Referring back to FIG. 1, an LED system 100 is depicted which incorporates the driver 104 described above. The system 100 includes a power conditioning front end 102, the driver connected to the power conditioner 102, and an LED load 103 connected to the driver 104.

The purpose of the power conditioning front end 102 in system 100 is to provide input power with a direct current (DC) and voltage VIN to driver 104. The power conditioning front end 102 comprises a transformer 108 that accepts power from an alternating current (AC) source 106. The AC source 106 may be sinusoidal power, or “chopped” power as may be provided by a dimmer switch (e.g., see dimmer system chop, as shown). As is known in the art, a sinusoidal power cycle can be chopped by a dimming system where the sinusoidal wave is chopped (e.g., chopped down to zero) a controlled amount, responsive to operation of the dimming system controls. The extent of the chopped portion is denoted as a “phase angle” ranging from 0 degrees (no chop down) to 180 degrees (complete cutout of the power). Such dimming systems may chop out a portion of the leading-edge of the waveform (e.g., triac dimmers) or may chop out a portion of the trailing edge of the waveform (or some combination of the two). Transformer 108 can be of an electronic or magnetic type, and can have various transformation ratios depending on the target implementation of system 100.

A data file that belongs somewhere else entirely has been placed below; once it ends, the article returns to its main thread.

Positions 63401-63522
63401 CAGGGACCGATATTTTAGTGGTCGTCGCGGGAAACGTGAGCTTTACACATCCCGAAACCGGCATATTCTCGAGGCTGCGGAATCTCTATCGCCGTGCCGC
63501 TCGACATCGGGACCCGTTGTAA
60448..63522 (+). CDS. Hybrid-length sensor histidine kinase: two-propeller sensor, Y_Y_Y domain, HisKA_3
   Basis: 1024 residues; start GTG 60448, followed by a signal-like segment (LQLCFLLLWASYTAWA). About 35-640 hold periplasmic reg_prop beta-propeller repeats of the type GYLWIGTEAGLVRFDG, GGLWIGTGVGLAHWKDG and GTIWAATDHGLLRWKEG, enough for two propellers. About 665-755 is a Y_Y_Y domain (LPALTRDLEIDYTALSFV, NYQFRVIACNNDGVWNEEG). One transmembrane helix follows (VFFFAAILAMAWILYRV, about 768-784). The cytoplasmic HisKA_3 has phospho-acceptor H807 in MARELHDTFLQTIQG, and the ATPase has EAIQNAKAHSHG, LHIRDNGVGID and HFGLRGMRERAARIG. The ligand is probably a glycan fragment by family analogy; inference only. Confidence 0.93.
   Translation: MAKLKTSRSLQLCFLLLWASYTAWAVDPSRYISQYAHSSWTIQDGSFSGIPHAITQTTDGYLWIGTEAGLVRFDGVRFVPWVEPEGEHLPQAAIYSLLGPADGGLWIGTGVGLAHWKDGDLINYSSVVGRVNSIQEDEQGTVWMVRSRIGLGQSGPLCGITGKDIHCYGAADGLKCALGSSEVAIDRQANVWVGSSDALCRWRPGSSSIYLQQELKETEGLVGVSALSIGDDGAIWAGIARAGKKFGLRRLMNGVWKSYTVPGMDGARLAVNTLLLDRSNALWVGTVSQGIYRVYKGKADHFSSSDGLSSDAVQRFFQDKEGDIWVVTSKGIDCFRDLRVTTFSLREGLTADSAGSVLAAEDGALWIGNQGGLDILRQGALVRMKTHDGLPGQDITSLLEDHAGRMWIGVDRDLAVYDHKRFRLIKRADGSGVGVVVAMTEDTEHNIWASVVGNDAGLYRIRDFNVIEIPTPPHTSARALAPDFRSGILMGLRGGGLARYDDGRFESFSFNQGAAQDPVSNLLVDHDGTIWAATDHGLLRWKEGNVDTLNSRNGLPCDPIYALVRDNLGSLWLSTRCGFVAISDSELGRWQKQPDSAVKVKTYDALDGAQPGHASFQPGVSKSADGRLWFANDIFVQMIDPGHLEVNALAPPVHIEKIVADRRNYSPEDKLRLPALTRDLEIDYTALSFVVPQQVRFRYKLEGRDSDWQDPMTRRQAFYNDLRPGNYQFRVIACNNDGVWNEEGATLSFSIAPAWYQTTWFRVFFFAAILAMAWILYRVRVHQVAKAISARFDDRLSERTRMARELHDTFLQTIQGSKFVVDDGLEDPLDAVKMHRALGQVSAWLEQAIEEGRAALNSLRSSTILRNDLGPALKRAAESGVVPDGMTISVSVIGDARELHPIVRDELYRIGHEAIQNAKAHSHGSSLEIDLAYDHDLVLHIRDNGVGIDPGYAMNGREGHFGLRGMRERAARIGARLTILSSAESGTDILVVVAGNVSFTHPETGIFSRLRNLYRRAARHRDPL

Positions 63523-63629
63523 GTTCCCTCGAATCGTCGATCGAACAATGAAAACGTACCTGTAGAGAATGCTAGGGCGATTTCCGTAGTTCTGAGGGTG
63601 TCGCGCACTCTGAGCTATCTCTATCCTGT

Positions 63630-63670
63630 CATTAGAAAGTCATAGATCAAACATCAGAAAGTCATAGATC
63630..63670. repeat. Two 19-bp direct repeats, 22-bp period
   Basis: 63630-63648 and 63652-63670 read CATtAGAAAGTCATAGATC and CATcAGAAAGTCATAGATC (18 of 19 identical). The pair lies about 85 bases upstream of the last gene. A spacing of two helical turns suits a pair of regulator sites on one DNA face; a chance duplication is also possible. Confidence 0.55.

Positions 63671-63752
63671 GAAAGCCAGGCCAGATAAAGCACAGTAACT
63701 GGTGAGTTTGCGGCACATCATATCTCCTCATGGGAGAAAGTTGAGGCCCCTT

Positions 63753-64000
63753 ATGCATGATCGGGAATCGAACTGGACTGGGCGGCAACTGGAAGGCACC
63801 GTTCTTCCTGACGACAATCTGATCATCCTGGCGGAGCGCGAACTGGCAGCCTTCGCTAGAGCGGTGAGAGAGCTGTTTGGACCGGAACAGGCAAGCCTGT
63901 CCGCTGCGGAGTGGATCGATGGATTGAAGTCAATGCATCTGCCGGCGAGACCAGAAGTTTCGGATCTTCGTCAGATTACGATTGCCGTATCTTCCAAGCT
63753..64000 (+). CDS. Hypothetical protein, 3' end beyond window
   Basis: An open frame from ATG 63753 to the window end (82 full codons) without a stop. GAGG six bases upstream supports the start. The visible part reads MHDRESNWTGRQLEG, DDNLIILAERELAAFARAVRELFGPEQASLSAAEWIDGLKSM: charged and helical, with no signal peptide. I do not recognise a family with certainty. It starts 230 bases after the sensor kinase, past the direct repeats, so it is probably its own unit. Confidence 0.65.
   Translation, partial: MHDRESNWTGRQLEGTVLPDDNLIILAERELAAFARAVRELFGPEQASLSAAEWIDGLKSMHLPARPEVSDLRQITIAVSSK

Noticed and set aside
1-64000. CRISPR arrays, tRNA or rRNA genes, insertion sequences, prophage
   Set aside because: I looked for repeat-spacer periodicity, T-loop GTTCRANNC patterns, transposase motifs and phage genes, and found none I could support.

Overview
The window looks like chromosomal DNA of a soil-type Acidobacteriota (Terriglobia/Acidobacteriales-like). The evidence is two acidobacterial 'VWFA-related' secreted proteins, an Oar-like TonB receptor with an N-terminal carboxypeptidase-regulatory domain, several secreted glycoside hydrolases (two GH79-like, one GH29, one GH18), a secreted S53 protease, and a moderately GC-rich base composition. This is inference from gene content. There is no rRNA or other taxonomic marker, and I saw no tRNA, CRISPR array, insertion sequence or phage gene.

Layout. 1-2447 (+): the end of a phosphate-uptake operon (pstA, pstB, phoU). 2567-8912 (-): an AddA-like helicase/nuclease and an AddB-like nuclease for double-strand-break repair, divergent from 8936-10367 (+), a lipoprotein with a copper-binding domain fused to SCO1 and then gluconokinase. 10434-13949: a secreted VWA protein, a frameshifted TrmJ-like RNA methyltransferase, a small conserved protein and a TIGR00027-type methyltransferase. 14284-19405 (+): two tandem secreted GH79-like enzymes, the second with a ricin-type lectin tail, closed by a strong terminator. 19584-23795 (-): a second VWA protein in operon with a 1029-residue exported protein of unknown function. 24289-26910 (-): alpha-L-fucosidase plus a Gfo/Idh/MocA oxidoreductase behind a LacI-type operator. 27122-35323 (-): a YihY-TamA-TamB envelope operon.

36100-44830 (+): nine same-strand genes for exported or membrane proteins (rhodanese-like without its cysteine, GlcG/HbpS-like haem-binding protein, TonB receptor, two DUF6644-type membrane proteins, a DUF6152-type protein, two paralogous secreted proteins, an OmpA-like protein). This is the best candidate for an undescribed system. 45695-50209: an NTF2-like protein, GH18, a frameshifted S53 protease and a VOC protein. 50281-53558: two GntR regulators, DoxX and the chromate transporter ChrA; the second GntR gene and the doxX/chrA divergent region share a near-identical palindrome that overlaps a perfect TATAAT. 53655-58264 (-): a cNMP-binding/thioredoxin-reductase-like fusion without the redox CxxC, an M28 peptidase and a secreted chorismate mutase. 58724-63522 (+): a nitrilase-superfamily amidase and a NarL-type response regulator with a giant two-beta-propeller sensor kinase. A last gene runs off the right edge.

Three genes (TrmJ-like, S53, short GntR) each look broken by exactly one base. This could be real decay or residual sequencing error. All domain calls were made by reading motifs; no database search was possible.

A rectifier 110 receives the AC signal at the output of transformer 108 and rectifies it to a DC signal having Vin at the output of rectifier 110. For example, in one embodiment, Vin is 17 Volts peak DC rectified from a 12 VAC transformer output at a frequency of 60 Hz.